Bitcoin wallets are one of the most actively developed applications in the bitcoin ecosystem. There is intense competition, and while a new wallet is probably being developed right now, several wallets from last year are no longer actively maintained.
Many wallets focus on specific platforms or specific uses and some are more suitable for beginners while others are filled with features for advanced users. Choosing a wallet is highly subjective and depends on the use and user expertise.
It is therefore impossible to recommend a specific brand or wallet. However, we can categorize bitcoin wallets according to their platform and function and provide some clarity about all the different types of wallets that exist. Better yet, moving keys or seeds between bitcoin wallets is relatively easy, so it is worth trying out several different wallets until you find one that fits your needs.
types of bitcoin wallets
Bitcoin wallets can be categorized as follows, according to the platform:
1. Web Wallet
Web wallets are accessed through a web browser and store the user’s wallet on a server owned by a third party. This is similar to webmail in that it relies entirely on a third-party server. Some of these services operate using client-side code running in the user’s browser, which keeps control of the bitcoin keys in the hands of the user.
Most, however, present a compromise by taking control of the bitcoin keys from users in exchange for ease-of-use. It is inadvisable to store large amounts of bitcoin on third-party systems.
2. Mobile Wallet
A mobile wallet is the most common type of bitcoin wallet. Running on smart-phone operating systems such as Apple iOS and Android, these wallets are often a great choice for new users.
Many are designed for simplicity and ease-of-use, but there are also fully featured mobile wallets for power users.
3. Desktop Wallet
A desktop wallet was the first type of bitcoin wallet created as a reference implementation and many users run desktop wallets for the features, autonomy, and control they offer. Running on general-use operating systems such as Windows and Mac OS has certain security disadvantages however, as these platforms are often insecure and poorly configured.
4. Paper Wallet
The keys controlling bitcoin can also be printed for long-term storage. These are known as paper wallets even though other materials (wood, metal, etc.) can be used. Paper wallets offer a low-tech but highly secure means of storing bitcoin long term. Offline storage is also often referred to as cold storage.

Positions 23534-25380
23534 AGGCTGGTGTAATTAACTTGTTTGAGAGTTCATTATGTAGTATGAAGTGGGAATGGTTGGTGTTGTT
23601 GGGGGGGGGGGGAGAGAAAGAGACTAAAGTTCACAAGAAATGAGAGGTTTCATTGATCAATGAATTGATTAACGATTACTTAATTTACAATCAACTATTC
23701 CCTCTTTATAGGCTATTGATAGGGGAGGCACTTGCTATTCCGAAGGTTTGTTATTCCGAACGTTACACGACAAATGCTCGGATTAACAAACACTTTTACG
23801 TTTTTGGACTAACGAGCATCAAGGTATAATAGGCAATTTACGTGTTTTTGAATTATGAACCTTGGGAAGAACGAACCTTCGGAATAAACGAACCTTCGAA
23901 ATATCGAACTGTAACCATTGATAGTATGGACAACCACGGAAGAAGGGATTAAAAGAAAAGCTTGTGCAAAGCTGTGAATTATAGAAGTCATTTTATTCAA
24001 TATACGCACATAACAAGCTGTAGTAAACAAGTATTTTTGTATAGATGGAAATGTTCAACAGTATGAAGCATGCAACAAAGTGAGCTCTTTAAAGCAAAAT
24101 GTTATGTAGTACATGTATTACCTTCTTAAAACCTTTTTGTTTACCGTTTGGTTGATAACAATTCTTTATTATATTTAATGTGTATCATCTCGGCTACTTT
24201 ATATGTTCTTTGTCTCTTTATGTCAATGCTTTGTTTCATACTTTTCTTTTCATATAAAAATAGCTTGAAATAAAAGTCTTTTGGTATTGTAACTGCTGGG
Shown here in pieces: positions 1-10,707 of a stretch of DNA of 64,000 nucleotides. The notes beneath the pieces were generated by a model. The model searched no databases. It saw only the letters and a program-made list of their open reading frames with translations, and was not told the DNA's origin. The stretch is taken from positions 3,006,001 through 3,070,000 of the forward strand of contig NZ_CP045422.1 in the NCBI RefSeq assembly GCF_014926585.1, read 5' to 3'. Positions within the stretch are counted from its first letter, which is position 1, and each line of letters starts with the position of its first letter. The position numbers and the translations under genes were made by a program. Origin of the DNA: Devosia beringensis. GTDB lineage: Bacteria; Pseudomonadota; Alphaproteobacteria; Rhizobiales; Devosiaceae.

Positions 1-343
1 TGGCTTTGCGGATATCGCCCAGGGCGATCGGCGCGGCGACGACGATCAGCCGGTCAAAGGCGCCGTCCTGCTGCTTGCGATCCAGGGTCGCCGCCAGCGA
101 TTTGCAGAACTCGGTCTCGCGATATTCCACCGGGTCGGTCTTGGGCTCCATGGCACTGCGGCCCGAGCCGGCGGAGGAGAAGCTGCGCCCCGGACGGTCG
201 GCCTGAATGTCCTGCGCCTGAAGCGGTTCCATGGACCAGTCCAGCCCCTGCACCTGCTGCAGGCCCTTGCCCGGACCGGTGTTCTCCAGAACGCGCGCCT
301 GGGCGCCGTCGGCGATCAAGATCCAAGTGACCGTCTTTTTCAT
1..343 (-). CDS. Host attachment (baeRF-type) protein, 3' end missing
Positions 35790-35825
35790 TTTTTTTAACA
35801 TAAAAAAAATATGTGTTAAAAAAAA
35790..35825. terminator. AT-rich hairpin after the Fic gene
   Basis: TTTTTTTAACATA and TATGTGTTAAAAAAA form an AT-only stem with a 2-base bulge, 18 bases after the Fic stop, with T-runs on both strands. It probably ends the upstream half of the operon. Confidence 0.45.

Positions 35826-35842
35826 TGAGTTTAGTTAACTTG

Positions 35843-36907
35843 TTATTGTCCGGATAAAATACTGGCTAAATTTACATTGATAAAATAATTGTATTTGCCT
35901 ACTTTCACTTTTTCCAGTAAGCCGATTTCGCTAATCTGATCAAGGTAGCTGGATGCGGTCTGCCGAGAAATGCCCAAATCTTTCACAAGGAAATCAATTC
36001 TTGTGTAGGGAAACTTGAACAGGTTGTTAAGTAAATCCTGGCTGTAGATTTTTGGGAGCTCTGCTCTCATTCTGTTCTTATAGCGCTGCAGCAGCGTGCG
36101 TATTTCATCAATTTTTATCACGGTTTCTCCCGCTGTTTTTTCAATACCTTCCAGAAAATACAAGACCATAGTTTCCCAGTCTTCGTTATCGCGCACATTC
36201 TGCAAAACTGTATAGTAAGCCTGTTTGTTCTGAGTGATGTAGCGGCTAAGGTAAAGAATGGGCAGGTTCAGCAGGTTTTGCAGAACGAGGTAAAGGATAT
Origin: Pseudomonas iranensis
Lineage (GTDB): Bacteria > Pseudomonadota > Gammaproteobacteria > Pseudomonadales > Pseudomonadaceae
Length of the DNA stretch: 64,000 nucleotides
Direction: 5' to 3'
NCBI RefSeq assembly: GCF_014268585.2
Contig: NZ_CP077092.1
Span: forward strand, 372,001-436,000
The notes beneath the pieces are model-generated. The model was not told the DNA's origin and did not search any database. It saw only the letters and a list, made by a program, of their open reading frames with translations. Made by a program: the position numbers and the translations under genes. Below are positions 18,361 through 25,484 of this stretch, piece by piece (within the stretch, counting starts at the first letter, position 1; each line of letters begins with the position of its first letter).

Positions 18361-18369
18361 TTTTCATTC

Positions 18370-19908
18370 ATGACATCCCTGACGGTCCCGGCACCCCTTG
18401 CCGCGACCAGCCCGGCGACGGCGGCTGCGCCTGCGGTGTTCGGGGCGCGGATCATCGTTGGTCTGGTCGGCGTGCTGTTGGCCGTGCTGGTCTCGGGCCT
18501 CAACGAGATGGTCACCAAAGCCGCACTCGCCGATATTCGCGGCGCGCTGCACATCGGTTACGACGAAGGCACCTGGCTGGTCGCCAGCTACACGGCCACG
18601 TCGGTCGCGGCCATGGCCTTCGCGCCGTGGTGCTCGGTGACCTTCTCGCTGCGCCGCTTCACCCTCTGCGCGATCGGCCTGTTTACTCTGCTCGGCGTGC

5. Hardware Wallet
Hardware wallets are devices that operate a secure self-contained bitcoin wallet on special-purpose hardware. They are operated via USB with a desktop web browser or via near-field-communication (NFC) on a mobile device. By handling all bitcoin-related operations on the specialized hardware, these wallets are considered very secure and suitable for storing large amounts of bitcoin.
types of Bitcoin wallets by their degree of autonomy
Another way to categorize bitcoin wallets is by their degree of autonomy and how they interact with the bitcoin network:
1. Full-node client
A full client, or “full node,” is a client that stores the entire history of bitcoin transactions (every transaction by every user, ever), manages users’ wallets, and can initiate transactions directly on the bitcoin network. A full node handles all aspects of the protocol and can independently validate the entire blockchain and any transaction. A full-node client consumes substantial computer resources (e.g., more than 125 GB of disk, 2 GB of RAM) but offers complete autonomy and independent transaction verification.
2. Lightweight client
A lightweight client, also known as a simple-payment-verification (SPV) client, connects to bitcoin full nodes (mentioned previously) for access to the bitcoin transaction information, but stores the user wallet locally and independently creates, validates, and transmits transactions. Lightweight clients interact directly with the bitcoin network, without an intermediary.
3. Third-party API client
A third-party API client is one that interacts with bitcoin through a third-party system of application programming interfaces (APIs), rather than by connecting to the bitcoin network directly. The wallet may be stored by the user or by third-party servers, but all transactions go through a third party.
Combining these categorizations, many bitcoin wallets fall into a few groups, with the three most common being a desktop full client, mobile lightweight wallet, and web third-party wallet. The lines between different categories are often blurry, as many wallets run on multiple platforms and can interact with the network in different ways.
Are bitcoin wallets safe?
That depends on the version and format you have chosen, and how you use them.
The safest option is a hardware wallet which you keep offline, in a secure place. That way there is no risk that your account can be hacked, your keys stolen and your bitcoin whisked away. But, if you lose the wallet, your bitcoin are gone, unless you have created a clone and/or kept reliable backups of the keys.
The least secure option is an online wallet since the keys are held by a third party. It also happens to be the easiest to set up and use, presenting you with an all-too-familiar choice: convenience vs safety.
Many serious bitcoin investors use a hybrid approach: they hold a core, long-term amount of bitcoin offline while having a “spending balance” for liquidity in a mobile account. Your choice will depend on your bitcoin strategy, and your willingness to get “technical.”
Whatever option you go for, please be careful. Back up everything, and only tell your nearest and dearest where your backups are stored.
This article was originally published by me on LinkedIn. Have a look at it.